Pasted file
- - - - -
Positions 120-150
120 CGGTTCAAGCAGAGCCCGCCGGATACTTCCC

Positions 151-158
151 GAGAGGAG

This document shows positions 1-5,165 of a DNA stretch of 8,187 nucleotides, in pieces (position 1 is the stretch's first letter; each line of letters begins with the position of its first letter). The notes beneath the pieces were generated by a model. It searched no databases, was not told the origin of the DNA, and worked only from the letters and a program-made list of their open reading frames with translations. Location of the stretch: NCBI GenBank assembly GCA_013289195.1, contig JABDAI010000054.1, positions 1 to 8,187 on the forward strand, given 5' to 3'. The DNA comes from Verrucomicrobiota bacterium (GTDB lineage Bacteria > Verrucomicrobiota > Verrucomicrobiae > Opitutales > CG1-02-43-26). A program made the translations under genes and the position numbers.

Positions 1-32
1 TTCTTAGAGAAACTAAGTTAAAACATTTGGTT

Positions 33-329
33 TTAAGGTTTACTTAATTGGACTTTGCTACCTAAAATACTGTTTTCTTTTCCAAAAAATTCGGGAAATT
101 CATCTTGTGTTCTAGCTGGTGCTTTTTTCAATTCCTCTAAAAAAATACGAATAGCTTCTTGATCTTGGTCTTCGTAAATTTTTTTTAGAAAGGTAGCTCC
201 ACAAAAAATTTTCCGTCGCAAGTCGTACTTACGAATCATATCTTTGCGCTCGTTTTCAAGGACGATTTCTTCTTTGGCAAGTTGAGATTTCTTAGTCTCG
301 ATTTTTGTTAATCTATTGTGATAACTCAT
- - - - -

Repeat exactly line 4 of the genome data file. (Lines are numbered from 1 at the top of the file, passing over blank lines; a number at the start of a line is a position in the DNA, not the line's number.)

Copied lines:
151 GAGAGGAG